Bed Bug Heat Timeline
You want to know what bugs me? Heat! Heat treatments for bed bugs annoy me and I will tell you why. First, we’re going to have to talk about how things work in this industry. What happens is a new fangle dangle widget comes out for pest control to kill bugs and we in the industry look into it, learn about it, try it out, and see what it’s all about. We find out whether it’s worth it or not. Unfortunately, what ends up happening is our excitement for the new item filters down into the consumer market on a delay. By the time we find out if something is great, not so great, or even dangerous, the consumer market is still thinking it’s hot snot. That’s what happened with Diatomaceous Earth and this is what has happened with heat.
Years ago everyone was having so much trouble with bed bugs, so they brought in heaters to heat them out. There were no chemicals so it was safe, green, and the silver bullet. They thought they would never have trouble with bed bugs again. I actually took some classes and the person giving them said this could eradicate bed bugs forever, and the industry will change dramatically. Hasn’t happened… Bed bugs continue to get worse and heat is not the silver bullet that you were told. Now, heat is a TOOL in the toolbox. It is a good tool, but no one that is even worth their salt for anything uses heat only. They still apply pesticides. Why? Because when the heat cools off, there is nothing killing the bugs.
How Bed Bug Heat Works… or Doesn’t
You don’t just walk into a house, set up a heater, flip it on, leave and then suddenly everything’s dead. Depending on what you read, the temperature has to be between 120 and 140 degrees at the bug. So the bug itself has to be 120 to 140 degrees for 12 to 24 hours, depending on what you read. You don’t just go in there and set up a heater, turn it on and leave it. This is convection heat. It is heat and fans and you have to know how to put the fans up to get the air rolling everywhere it needs to be. Depending on how your house is set up, that could be very difficult. If you have one big room or an open floor plan, it’s pretty easy. However, consider this. If it’s 200 degrees ambient temperature here, which is well over what it takes to kill a bed bug, what is the temperature inside the pillow, under the bed, between the box spring and mattress, inside the couch, or inside the walls. It’s not 200 degrees, right? So, if you’re sitting there and suddenly it starts to get a little hot and you get uncomfortable, you’re going to move over to a cooler area. Well, that is what the bed bug does. He moves over to cooler places, and those cooler places are almost always places that you can’t get to. So the heat will kill them, but you could push them into the walls. Especially if you don’t heat it up fast enough.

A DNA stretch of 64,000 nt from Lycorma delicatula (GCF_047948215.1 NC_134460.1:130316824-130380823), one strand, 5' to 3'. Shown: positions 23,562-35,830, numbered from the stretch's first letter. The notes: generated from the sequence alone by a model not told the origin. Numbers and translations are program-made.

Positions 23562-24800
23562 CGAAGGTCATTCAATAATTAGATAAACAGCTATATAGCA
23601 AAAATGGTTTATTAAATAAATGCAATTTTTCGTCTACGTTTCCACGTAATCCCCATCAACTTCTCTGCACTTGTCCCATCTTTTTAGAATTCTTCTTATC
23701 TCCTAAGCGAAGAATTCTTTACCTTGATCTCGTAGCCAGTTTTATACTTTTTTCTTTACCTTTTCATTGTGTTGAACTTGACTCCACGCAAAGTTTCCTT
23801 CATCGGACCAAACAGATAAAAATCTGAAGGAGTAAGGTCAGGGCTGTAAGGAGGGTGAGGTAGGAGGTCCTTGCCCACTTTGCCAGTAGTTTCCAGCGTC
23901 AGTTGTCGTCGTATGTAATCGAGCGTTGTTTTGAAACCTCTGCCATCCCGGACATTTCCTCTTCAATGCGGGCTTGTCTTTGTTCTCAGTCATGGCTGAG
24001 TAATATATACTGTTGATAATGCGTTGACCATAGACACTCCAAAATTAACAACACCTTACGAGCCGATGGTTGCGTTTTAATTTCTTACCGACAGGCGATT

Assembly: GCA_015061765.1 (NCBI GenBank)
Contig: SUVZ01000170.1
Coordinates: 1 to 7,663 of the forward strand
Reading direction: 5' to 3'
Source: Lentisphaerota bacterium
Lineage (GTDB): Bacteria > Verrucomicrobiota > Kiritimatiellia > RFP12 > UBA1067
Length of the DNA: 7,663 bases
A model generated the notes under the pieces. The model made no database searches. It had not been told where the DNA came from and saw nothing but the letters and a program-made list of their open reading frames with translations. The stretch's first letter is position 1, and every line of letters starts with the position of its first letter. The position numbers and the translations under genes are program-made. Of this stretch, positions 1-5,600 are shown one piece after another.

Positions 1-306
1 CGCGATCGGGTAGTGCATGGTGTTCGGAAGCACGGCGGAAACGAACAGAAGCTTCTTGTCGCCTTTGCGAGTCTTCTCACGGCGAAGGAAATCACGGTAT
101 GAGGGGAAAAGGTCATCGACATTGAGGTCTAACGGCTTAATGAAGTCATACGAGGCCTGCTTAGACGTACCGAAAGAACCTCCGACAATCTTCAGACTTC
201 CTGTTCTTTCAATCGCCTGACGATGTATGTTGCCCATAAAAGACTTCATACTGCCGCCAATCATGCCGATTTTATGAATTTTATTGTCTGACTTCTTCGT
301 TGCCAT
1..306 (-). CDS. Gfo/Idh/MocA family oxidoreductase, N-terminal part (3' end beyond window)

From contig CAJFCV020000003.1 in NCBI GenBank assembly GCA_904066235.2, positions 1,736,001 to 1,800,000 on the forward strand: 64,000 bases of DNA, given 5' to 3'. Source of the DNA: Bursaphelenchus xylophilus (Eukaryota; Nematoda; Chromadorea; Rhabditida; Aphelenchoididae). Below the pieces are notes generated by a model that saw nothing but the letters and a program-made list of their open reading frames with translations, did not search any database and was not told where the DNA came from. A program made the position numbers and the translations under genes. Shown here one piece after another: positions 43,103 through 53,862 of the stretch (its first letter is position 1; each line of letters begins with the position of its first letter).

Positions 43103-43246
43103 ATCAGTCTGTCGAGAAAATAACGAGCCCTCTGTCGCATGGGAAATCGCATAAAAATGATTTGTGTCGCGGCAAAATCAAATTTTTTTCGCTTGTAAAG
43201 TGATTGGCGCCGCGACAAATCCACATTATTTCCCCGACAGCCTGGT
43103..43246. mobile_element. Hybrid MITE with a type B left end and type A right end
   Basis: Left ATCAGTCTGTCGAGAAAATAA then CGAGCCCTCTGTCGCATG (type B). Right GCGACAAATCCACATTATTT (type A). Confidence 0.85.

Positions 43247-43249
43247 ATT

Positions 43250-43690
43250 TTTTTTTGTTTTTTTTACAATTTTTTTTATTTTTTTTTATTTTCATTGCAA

Another issue with heat is that there are certain structures where there’s no point in even trying heat. Most trailers, don’t even bother. They’re not sealed enough and not insulated enough. You can’t even get them hot enough. What about a log cabin or a very old house or a house that is stone? You’re going to have a hard time getting these structures up to heat. On top of that, if you’re not careful, you can at least melt a candle or melt some soap. I’ve seen TVs ruined, linoleum curled up, and finishes on furniture ruined. What about your sprinkler system? What if that goes off? Then you have a thousand-degree house that is flooded. Awesome!
So, it’s not the silver bullet that everybody said it was. There is no residual with heat. When you have heat and you turn it off, there is nothing there killing the bugs. That’s why even the companies that use heat still do chemical treatments. So what’s the point? The guys who do my canine inspections, where the dogs come out and sniff for the bed bugs, have a chamber just big enough to put a suitcase or backpack in to heat it up. They work with a camp for kids and have people coming and going all the time. That’s probably the best use for heat and the only place that I would recommend using heat. The bad thing is I have actually seen hotel owners take the big propane torpedo tubes and set those up in a one bedroom hotel room and try to heat it up. So when they burn the place down and kill thirty or forty people, it’s going to make the news. It’s not going to be good and it will happen. You just wait. It will damage TVs, stereos, electronic equipment, vinyl records, wallpaper, pictures, and appliances.
It’s a good tool, but for me and my company, I’m not even going to bother. I would have to kick you out for 12 or 24 hours and I’m just not doing it. So you want to know what bugs me? Bed bug heat! But I love killing the bugs that you tried to kill with heat!
Phoenix Pest Control